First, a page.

We will proceed to engage in an act of peaceful and principled civil disobedience at the White House gate. We hope that this action will set the record for the largest single-day act of civil disobedience at the White House in American history. You will learn about the exact details soon, but for now we can say that this will be different from previous White House protests. Emboldened by our passion and our frustration, we will partake in an unprecedented action to denounce the Keystone XL pipeline and the “all-of-the-above” energy approach that makes such fossil fuel projects possible.
We are young, awaiting a future fraught with uncertainty. This will not deter us from participating in an act of civil disobedience. Indeed it has compelled us to organize one.
We ask you to join us in Washington, D.C. on Sunday, March 2nd for this action.
With love and hope for a better future,
ABIGAIL LUTMER, Appalachian State University
JORDAN BECKER, Bates College
ETHAN ZWIRN, Bates College
BOBBY WENGRONWITZ, Boston College
MILES GOODRICH, Bowdoin College
VICTORIA ESPINOZA, Bryn Mawr College
SAM NEUBAUER, Carleton College
ELANA SUAKSHANA, Columbia University
MICHAEL GREENBERG, Columbia University
LEEHI YONA, Dartmouth College
SPENCER JOHNSON, Franklin & Marshall College
HANNAH BARG, Goshen College
SAMUEL KESSLER, Goucher College
OLIVIA CHALKLEY, Guilford College
RYAN FRANKE, Gustavus Adolphus College
DINEEN O’ROURKE, Hampshire College
IAN OXENHAM, Haverford College
CATIE DEMETS, Lawrence University
MARIA LANGHOLZ, Macalester College
JENNIFER GRISCHUK, Macalester
REBECCA ROMATOSKI, Massachusetts Institute of Technology
GRETA NEUBAUER, Middlebury College
HANNAH BRISTOL, Middlebury College
DEVON GRODKIEWICZ, Northeastern University
SAMANTHA SPACCASI, Oberlin College
ERIN FAGAN, Old Dominion University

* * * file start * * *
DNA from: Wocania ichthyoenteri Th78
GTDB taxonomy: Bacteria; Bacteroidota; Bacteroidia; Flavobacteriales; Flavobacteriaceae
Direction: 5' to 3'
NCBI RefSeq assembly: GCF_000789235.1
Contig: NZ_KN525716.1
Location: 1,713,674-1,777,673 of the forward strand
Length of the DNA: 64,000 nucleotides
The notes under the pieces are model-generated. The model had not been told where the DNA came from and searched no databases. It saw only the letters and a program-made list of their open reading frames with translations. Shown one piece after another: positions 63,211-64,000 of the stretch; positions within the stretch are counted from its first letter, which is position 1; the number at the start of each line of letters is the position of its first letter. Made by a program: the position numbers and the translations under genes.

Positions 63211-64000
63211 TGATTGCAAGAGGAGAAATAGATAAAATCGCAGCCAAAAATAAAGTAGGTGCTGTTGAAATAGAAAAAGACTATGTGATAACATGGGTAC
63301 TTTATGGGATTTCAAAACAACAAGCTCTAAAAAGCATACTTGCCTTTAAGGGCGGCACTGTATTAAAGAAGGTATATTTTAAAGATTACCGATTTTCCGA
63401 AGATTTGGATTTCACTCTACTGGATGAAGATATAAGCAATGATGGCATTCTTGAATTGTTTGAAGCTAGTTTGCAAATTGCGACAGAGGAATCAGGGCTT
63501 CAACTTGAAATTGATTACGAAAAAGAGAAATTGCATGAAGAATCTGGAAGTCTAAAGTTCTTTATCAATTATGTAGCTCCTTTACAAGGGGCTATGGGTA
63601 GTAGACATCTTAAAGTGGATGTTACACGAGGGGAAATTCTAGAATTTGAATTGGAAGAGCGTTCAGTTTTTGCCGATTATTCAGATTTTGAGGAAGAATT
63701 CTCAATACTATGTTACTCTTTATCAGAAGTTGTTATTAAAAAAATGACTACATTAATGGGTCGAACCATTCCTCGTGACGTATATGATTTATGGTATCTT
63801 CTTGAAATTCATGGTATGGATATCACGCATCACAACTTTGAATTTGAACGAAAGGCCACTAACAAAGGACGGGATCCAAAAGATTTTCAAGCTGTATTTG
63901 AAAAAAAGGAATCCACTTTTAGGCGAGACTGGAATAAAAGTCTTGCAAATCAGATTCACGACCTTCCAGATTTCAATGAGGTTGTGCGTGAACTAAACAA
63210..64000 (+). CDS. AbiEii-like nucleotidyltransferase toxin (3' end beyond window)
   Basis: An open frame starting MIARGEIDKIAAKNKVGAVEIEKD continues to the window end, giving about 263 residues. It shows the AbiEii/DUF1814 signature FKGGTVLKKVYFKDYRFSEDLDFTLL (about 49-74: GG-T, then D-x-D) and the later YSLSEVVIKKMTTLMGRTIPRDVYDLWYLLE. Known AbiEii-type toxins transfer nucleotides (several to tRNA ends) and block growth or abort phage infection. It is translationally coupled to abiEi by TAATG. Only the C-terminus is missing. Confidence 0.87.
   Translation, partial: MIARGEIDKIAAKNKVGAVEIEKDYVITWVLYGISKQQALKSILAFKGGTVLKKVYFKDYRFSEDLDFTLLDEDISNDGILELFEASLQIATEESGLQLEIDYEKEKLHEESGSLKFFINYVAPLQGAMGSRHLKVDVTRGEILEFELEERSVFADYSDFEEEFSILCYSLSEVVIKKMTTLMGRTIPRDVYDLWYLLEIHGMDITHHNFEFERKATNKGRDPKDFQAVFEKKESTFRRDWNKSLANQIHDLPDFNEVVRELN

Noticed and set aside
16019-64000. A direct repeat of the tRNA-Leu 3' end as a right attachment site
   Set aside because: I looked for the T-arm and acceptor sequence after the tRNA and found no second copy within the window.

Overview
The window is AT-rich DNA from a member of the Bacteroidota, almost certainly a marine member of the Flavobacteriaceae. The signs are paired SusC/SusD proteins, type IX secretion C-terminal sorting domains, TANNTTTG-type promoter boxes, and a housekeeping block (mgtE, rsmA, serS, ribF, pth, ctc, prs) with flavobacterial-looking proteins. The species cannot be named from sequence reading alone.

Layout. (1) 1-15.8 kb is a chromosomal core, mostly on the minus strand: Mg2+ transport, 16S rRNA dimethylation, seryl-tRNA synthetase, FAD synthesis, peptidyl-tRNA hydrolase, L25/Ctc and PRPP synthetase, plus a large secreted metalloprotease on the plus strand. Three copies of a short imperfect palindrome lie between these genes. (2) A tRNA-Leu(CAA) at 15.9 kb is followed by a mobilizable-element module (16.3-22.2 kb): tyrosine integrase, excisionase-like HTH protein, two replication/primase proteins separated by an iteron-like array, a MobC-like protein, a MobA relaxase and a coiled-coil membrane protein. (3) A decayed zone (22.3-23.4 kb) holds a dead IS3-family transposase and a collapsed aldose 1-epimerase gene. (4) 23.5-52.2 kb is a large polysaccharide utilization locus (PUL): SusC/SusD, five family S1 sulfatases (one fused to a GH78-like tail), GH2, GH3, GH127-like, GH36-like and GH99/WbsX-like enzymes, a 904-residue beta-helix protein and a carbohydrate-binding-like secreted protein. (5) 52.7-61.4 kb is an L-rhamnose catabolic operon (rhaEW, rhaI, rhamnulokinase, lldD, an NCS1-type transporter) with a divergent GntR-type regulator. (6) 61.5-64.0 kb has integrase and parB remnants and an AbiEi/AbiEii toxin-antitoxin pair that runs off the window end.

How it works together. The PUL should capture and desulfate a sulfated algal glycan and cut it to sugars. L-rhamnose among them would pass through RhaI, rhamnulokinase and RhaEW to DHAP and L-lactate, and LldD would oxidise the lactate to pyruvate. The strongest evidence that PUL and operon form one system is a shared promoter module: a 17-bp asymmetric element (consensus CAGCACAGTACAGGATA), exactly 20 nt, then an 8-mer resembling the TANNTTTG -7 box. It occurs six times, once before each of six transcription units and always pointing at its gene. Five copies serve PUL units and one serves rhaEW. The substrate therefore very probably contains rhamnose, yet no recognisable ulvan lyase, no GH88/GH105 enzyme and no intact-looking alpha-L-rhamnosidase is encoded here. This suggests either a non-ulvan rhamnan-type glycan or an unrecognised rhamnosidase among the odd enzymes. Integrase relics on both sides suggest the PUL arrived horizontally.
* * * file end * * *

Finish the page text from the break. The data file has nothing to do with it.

MASON HERSON-HORD, Princeton University
ALEX BI, Princeton University
ANNA LEOPOLD, Pitzer College
SHANE PATEL, Rutgers University
ALYSSA JOHNSON-KURTS, Smith College
NICHOLAS NEUMAN, St. Cloud State University
MARI HOUGAN-EITZMAN, St. Olaf College
LAURA RIGELL, Swarthmore College
NATHANIEL GRAF, Swarthmore College
DAVID OSTER, Syracuse University
EVAN BELL, Tufts University
NICHOLAS STRACCO, Tulane University
MARINA THEBERGE, Unity College
JAMES COLLINS, University of Delaware
KELSEY ZLEVOR, University of Iowa
CHRISTINA CANNER, University of Maryland, Baltimore County
ORI GUTIN, University of Maryland, College Park
SAMUEL KING, University of Massachusetts, Amherst
NATALIE HOIDAL, University of Minnesota, Morris
GRIFFIN SINCLAIR-WINGATE, University of New Hampshire
SEAVER WANG, University of Pennsylvania
THOMAS LEE, University of Pennsylvania
BRIAN ELVERT, University of Wisconsin – Madison
ELAINE ANDERSON, University of Wisconsin – La Crosse
DANNY SAUNDERS, University of Wisconsin – River Falls
ALEX SMILEY, University of Vermont
JAMES MCCULLUM, Washington and Lee University
DANIELLE HURLEY, Washington and Lee University
JAMIE DEMARCO, Warren Wilson College
ASHLEY FUNK, Wellesley College